Shroud of Turin: Could It Be Real?

    February 13, 2014
    Val Powell

The Shroud of Turin’s authenticity has been the focus of debates for decades. The piece of cloth that shows the imprint of a man’s face is believed to be the sheet that covered Jesus’ body after he was crucified in 33 A.D. The Catholic Church does not have an official statement regarding the authenticity of the fabric, but thousands of Catholics visit Turin Cathedral in Italy each year just to get a glimpse of the Shroud of Turin. Through the years, the question still remains: Is the Shroud of Turin real, or fake?

In 1988, radiocarbon dating was done by Oxford University. The conclusion was that the shroud was only 728 years old.

A group of research scientists from Italy led by Professor Alberto Carpinteri suggests that a magnitude 8.2 earthquake that happened in Jerusalem in 33 A.D. may have caused the imprint on the cloth. The earthquake may have also affected the radiocarbon dating results released by Oxford University.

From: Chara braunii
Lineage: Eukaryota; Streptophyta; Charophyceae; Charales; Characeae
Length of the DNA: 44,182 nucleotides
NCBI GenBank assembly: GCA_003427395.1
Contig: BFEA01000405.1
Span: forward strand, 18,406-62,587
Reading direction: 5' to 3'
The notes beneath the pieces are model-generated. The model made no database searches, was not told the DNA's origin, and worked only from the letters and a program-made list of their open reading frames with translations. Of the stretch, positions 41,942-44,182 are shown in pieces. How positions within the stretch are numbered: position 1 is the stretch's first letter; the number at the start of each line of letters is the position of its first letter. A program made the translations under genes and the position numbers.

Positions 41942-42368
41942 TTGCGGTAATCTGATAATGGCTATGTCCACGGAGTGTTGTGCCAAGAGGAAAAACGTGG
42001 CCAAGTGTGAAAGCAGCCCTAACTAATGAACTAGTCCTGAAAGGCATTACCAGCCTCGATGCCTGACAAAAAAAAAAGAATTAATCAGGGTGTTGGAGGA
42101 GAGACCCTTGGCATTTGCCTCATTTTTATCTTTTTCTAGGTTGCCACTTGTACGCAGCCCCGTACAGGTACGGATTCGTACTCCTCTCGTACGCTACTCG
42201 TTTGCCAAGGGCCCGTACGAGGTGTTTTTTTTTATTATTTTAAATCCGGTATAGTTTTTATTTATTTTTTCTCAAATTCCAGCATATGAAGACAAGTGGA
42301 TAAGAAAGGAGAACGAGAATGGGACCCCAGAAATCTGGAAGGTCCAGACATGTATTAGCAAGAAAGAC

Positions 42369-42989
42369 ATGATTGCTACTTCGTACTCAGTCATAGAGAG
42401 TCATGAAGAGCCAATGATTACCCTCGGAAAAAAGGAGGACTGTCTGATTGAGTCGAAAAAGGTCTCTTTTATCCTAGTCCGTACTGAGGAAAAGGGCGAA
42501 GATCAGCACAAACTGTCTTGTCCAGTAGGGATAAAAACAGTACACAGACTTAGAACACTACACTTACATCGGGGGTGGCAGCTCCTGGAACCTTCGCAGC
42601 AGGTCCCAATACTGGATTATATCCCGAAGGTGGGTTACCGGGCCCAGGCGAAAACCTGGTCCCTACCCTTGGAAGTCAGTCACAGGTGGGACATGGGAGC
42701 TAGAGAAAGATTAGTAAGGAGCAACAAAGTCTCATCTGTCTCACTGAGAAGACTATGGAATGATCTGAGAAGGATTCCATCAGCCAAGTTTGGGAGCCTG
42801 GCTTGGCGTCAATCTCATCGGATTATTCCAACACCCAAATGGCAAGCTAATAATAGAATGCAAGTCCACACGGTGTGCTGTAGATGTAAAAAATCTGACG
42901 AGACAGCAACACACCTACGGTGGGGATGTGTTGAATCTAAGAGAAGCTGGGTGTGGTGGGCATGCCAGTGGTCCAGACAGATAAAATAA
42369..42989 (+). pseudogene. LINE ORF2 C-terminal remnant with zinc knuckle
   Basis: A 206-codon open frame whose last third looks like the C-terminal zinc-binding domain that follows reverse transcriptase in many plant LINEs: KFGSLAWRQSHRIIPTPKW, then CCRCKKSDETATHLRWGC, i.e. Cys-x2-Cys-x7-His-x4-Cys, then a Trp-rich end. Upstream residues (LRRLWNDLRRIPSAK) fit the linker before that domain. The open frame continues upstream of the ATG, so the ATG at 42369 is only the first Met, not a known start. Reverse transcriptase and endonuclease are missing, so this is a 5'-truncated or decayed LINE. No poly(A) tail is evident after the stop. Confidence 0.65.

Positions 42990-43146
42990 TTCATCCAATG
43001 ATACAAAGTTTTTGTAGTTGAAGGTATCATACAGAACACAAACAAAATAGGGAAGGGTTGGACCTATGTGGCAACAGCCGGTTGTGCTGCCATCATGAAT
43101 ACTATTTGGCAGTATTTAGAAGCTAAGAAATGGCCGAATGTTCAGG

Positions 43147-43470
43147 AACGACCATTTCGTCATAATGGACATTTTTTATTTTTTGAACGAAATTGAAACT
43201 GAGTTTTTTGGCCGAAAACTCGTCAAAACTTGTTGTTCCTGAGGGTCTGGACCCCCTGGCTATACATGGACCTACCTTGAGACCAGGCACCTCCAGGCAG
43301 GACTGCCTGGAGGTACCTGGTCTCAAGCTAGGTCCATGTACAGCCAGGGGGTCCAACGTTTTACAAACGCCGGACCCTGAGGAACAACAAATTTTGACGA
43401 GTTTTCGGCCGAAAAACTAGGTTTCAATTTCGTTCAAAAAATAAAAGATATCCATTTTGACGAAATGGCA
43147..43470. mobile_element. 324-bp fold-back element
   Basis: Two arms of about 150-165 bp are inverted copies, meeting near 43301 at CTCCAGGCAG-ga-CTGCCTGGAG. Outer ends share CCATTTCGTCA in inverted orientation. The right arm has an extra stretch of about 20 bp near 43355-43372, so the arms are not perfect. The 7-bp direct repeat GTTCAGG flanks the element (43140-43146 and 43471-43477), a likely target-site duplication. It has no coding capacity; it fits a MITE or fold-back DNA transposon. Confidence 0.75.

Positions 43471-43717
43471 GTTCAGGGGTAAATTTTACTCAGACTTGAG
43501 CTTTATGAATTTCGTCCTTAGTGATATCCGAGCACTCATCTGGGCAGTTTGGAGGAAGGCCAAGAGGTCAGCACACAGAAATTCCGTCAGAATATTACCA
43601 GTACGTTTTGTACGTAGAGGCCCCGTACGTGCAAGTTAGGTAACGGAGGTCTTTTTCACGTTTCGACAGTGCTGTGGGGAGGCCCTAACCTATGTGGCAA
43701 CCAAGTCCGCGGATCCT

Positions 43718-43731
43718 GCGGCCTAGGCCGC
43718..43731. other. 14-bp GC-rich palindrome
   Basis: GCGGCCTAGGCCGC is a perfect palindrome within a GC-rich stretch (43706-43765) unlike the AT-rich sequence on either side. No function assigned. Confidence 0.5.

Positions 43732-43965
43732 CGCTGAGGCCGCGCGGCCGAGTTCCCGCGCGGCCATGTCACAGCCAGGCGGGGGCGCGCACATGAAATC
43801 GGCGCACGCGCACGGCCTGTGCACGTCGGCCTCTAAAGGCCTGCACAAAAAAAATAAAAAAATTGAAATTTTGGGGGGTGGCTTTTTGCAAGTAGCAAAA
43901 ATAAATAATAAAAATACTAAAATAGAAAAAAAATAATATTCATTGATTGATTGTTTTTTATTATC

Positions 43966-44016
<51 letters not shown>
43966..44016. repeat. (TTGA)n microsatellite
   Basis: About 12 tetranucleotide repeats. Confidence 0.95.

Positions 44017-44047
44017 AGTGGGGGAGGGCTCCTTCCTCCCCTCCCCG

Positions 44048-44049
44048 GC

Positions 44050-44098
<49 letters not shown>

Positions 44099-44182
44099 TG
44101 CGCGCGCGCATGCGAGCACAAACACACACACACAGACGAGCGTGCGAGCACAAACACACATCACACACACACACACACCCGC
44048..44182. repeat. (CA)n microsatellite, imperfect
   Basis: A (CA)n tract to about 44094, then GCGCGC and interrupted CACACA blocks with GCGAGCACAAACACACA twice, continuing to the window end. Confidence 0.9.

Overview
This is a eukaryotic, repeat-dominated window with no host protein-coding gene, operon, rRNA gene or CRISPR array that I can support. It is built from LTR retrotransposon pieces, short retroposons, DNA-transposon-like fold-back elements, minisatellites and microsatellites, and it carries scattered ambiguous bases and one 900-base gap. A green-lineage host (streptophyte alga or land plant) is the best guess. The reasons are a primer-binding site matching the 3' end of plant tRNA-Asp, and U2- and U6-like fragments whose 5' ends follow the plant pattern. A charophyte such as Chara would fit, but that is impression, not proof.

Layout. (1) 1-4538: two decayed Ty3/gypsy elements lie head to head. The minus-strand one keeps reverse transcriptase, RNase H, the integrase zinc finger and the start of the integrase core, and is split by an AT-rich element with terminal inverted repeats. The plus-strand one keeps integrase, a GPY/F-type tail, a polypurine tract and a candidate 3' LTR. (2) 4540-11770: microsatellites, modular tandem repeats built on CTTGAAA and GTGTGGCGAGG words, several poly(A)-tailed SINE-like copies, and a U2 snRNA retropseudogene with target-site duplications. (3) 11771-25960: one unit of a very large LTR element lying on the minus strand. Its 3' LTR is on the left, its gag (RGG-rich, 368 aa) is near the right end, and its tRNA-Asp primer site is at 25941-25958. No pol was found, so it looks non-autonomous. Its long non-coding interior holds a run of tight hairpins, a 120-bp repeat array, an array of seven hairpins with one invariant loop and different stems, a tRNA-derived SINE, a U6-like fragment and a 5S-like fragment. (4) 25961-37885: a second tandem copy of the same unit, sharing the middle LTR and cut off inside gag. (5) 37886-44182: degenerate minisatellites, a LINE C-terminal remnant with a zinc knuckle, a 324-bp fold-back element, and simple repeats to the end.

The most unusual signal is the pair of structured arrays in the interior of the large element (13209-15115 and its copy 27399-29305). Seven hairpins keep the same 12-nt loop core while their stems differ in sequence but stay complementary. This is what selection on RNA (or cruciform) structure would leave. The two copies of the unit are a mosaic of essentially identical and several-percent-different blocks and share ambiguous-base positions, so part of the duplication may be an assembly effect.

According to the research team, the strong earthquake was powerful enough to discharge neutrons. The neutron emissions then formed the image on the shroud upon interacting with the nitrogen atoms on the cloth’s fibers. The theory has been published in the Meccanica journal.

Oxford Radiocarbon Accelerator Unit Director Christopher Ramsey has an issue regarding the new findings. The question he raises is why other geological and archaeological materials were not as intensely affected by the earthquake as the Shroud of Turin.

Mark Antonacci, the President of the Resurrection of the Shroud Foundation, is requesting the Pope to permit molecular analysis of the linen with the use of the latest technology. With this analysis, the radiation theory may be confirmed or ruled out.

This recent finding may have cleared questions about the Shroud of Turin for some people. However, it has also added another possible angle, and may even cause more confusion for others.

Video reveals new evidence validating Shroud of Turin

Image via YouTube